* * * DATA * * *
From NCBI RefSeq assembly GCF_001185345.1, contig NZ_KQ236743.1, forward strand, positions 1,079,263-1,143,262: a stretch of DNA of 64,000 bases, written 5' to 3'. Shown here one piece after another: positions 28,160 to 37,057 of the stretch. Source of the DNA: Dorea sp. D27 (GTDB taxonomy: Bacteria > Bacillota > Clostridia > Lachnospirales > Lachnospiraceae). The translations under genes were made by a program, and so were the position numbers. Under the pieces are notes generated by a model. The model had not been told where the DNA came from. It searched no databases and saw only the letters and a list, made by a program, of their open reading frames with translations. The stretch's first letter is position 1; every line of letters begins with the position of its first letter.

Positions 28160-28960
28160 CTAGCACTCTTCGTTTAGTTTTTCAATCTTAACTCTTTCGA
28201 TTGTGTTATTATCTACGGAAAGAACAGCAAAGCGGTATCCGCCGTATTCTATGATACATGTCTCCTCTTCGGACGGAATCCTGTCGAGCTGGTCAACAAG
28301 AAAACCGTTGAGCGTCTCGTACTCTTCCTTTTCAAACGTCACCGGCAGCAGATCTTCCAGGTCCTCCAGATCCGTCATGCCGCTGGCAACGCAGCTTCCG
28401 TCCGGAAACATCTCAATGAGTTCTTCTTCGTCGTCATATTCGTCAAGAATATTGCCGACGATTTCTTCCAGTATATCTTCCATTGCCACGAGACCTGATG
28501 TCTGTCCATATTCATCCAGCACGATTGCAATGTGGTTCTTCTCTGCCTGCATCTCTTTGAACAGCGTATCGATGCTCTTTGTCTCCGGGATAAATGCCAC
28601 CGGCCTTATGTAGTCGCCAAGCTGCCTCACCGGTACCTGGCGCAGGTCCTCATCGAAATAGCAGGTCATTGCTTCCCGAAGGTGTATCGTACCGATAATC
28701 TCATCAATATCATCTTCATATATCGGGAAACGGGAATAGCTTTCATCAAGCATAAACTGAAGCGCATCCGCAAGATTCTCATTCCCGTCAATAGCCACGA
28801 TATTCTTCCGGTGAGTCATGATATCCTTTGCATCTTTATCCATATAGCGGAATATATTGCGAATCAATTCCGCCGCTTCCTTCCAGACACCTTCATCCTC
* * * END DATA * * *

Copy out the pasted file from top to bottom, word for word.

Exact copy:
From NCBI RefSeq assembly GCF_001185345.1, contig NZ_KQ236743.1, forward strand, positions 1,079,263-1,143,262: a stretch of DNA of 64,000 bases, written 5' to 3'. Shown here one piece after another: positions 28,160 to 37,057 of the stretch. Source of the DNA: Dorea sp. D27 (GTDB taxonomy: Bacteria > Bacillota > Clostridia > Lachnospirales > Lachnospiraceae). The translations under genes were made by a program, and so were the position numbers. Under the pieces are notes generated by a model. The model had not been told where the DNA came from. It searched no databases and saw only the letters and a list, made by a program, of their open reading frames with translations. The stretch's first letter is position 1; every line of letters begins with the position of its first letter.

Positions 28160-28960
28160 CTAGCACTCTTCGTTTAGTTTTTCAATCTTAACTCTTTCGA
28201 TTGTGTTATTATCTACGGAAAGAACAGCAAAGCGGTATCCGCCGTATTCTATGATACATGTCTCCTCTTCGGACGGAATCCTGTCGAGCTGGTCAACAAG
28301 AAAACCGTTGAGCGTCTCGTACTCTTCCTTTTCAAACGTCACCGGCAGCAGATCTTCCAGGTCCTCCAGATCCGTCATGCCGCTGGCAACGCAGCTTCCG
28401 TCCGGAAACATCTCAATGAGTTCTTCTTCGTCGTCATATTCGTCAAGAATATTGCCGACGATTTCTTCCAGTATATCTTCCATTGCCACGAGACCTGATG
28501 TCTGTCCATATTCATCCAGCACGATTGCAATGTGGTTCTTCTCTGCCTGCATCTCTTTGAACAGCGTATCGATGCTCTTTGTCTCCGGGATAAATGCCAC
28601 CGGCCTTATGTAGTCGCCAAGCTGCCTCACCGGTACCTGGCGCAGGTCCTCATCGAAATAGCAGGTCATTGCTTCCCGAAGGTGTATCGTACCGATAATC
28701 TCATCAATATCATCTTCATATATCGGGAAACGGGAATAGCTTTCATCAAGCATAAACTGAAGCGCATCCGCAAGATTCTCATTCCCGTCAATAGCCACGA
28801 TATTCTTCCGGTGAGTCATGATATCCTTTGCATCTTTATCCATATAGCGGAATATATTGCGAATCAATTCCGCCGCTTCCTTCCAGACACCTTCATCCTC